Q: Will Dry Ice Blasting Remove Rust?
A: The short answer is NO. We get this question all the time since rust is one of the most common contaminants in any industrial setting. Since Dry Ice Blasting is a NON-ABRASIVE process, it will not profile a metal surface in any way. Surface rust will blast away under higher pressure, but the underlying compromised metal will not be affected at all.
Q: Will Dry Ice Blasting remove paint?
A: Paint is a very general term. Coatings are as dynamic as the surfaces they are applied to. Some can be removed very successfully, and others are not phased. They beauty of Co2 Blasting paints, is that we can clean contamination from painted surfaces without damaging the actual coating. Just call and ask about your particular application, maybe it will be a good fit….and no, it won’t remove the paint from your car with a result that you would be satisfied with.
Q: What is dry ice?
A: Dry Ice is the solid form of Carbon Dioxide (CO2). CO2 is a colorless, tasteless, odorless gas found naturally in our atmosphere.
Q: What is dry ice blasting?
A: Dry ice blasting is similar to sandblasting, bead blasting, or soda blasting where a media is accelerated in a pressurized air stream (or other inert gas) to impact and clean a surface.
Q: How does the process work?
A: Unlike other blast media, dry ice has a temperature of -109°F (-78.3°C). Because of the temperature difference between the dry ice particles and the surface being treated, thermal shock occurs during the process of dry ice blasting. This causes a breakdown of the bond between two dissimilar materials.
Q: What happens to the contaminate?
A: Contaminants can be dry, wet, hard or soft. Dry contaminates will break up into small chips and can be swept up or vacuumed. If the particles are large enough, they do not become airborne. If the contaminate is wet, such as grease or oils, the stream will move or push the liquid away much like a high pressure water stream would, except that the surface where the contaminate was will be dry and clean. To prevent redeposition, the operator should work in a methodical way, from the top down.
Q: Do the contaminates or dry ice pellets ricochet?
A: Upon impact, dry ice pellets sublimate to a gaseous state and therefore dry ice particles typically do not ricochet. The removed contaminant is usually washed away by the blast jet stream and does not come directly back into the blast gun vicinity; however, safety glasses must be worn at all times during the operation of the machine.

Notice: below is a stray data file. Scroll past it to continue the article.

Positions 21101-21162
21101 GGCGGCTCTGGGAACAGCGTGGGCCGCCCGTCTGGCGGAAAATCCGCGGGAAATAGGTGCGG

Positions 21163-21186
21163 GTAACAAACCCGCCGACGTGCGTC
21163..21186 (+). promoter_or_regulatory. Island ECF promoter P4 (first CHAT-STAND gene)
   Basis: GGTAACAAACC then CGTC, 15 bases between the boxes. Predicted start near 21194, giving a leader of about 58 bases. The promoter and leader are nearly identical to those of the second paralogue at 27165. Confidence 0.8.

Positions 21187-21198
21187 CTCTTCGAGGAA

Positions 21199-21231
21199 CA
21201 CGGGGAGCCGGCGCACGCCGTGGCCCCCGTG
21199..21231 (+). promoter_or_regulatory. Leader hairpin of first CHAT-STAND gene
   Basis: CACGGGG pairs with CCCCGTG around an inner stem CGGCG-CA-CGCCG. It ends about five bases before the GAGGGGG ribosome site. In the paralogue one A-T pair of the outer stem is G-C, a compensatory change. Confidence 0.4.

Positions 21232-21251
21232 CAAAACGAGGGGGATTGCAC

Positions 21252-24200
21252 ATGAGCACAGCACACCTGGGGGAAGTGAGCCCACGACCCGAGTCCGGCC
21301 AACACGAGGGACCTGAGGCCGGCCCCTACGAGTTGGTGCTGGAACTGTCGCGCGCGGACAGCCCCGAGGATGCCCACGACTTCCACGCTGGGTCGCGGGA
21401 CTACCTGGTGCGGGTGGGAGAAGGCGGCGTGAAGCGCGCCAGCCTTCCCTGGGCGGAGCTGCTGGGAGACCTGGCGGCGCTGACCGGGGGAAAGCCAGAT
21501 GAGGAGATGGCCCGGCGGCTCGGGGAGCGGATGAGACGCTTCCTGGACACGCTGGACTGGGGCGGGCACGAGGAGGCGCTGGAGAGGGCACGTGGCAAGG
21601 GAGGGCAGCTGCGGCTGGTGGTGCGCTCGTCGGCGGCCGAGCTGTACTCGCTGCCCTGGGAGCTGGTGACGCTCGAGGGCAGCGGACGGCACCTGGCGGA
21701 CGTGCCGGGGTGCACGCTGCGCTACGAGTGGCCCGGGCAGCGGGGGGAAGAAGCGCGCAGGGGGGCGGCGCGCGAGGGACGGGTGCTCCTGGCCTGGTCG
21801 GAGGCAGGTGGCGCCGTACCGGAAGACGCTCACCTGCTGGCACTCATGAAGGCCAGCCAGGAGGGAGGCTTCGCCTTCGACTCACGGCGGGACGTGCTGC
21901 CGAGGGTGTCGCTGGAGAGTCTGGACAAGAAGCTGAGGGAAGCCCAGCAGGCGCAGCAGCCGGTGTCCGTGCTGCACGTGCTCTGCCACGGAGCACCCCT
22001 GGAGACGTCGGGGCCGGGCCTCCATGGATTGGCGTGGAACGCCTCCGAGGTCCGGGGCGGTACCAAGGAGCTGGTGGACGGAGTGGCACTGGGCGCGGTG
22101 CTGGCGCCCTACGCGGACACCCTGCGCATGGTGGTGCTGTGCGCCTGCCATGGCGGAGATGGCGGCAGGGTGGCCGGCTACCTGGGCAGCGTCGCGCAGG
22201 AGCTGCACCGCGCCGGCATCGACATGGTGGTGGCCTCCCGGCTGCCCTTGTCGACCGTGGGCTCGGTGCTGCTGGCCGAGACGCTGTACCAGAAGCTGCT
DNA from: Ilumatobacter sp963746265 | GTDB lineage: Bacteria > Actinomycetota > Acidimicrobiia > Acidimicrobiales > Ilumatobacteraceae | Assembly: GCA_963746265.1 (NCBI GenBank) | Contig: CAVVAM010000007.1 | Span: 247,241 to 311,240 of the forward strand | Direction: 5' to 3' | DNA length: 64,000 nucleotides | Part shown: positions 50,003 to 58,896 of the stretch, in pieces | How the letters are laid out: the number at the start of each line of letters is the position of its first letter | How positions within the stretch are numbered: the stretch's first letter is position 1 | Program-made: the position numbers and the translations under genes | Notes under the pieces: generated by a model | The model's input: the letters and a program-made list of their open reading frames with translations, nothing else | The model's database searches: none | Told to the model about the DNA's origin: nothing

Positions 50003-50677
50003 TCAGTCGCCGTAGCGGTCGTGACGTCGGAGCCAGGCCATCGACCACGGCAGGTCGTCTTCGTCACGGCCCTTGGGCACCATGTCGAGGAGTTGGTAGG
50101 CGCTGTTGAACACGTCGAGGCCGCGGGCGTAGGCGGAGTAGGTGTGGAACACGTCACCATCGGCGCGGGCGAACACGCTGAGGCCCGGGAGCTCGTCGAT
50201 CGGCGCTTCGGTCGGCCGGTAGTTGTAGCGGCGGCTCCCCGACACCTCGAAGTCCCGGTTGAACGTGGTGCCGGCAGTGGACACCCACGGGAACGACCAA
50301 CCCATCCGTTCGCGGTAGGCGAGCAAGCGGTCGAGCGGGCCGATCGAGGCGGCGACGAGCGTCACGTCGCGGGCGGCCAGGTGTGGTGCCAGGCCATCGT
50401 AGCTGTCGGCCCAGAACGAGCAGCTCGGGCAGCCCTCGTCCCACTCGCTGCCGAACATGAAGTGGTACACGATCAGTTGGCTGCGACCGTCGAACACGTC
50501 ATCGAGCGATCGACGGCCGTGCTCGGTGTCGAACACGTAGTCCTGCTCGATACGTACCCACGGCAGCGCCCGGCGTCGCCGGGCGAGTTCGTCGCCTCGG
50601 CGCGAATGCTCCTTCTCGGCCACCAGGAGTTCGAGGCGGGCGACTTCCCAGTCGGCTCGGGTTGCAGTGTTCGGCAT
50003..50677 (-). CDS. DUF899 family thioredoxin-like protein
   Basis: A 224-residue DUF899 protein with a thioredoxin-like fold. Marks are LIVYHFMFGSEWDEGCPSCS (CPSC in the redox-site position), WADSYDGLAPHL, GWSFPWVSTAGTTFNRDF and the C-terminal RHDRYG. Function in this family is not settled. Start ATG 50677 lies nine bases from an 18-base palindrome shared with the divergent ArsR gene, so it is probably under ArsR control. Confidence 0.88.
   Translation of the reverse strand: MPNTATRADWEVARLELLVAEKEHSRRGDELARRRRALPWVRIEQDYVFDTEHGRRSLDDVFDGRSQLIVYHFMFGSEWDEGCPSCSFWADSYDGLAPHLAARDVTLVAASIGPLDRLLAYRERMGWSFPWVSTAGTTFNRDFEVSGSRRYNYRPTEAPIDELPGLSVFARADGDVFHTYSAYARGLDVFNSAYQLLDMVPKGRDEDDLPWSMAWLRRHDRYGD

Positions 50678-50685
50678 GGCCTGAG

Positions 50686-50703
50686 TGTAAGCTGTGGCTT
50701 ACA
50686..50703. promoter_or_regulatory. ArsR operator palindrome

Q: Can you use dry ice blasting to clean hot production equipment online?
A: Yes. In fact, dry ice blasting cleans faster when the substrate is hot.
Q: Does dry ice blasting cool the substrate?
A: Yes, but not dramatically. The amount of cooling depends on the substrate material, the dwell time of the dry ice blast stream, and the dry ice usage. For example, a 30 inch (76.2 cm) by 30 inch (76.2 cm) rubber mold may have an initial temperature of 325°F (162.8°C). After the tool has been blasted clean (approximately 12 minutes), the temperature of the mold is about 300°F (148.9°C).
Q: Will the temperature drop damage the hot mold?
A: Generally, no. The temperature change of the surface being cleaned is small and the corresponding tensile stress will be well below the point of what most molds will encounter during normal heat treatment.
Q: Will the process create condensation?
A: Condensation occurs when the temperature of the substrate falls below the dew point. The dew point varies with climate and the daily weather patterns. When cleaning hot substrates, condensation will rarely occur because the temperature of the surface will stay above the dew point. If condensation does form, you can control it by using heaters, heat lamps, or blow off devices.
Q: How portable are the dry ice blasting machines?
A: One person can easily roll any of the machines around the plant floor without any special equipment. They fit in service/man elevators and through standard doorways.
Q: Is it safe to use dry ice blasting outside?
A: Yes. CO2 dry ice is safe to use in outdoor blasting applications. In fact, many organizations have given Cold Jet® their stamp of approval for the use of dry ice in outdoor blasting applications, including the California Environmental Protection Agency.
Q: What are the primary safety issues when dry ice blasting?
A: One concern is the temperature of the dry ice. At -109°F (-78.3°C), we recommend wearing gloves when coming in contact with the dry ice. Eye and ear protection should be worn at all times.
Q: How loud is the system?
A: Its loud, so just wear hearing protection.
Q: Is it okay to blast in an enclosed area?
A: Yes, with proper ventilation. Because CO2 is 40% heavier than air, placement of exhaust vents at or near ground level is recommended when blasting in an enclosed area. In an open environment, existing ventilation is sufficient to prevent undue CO2 buildup.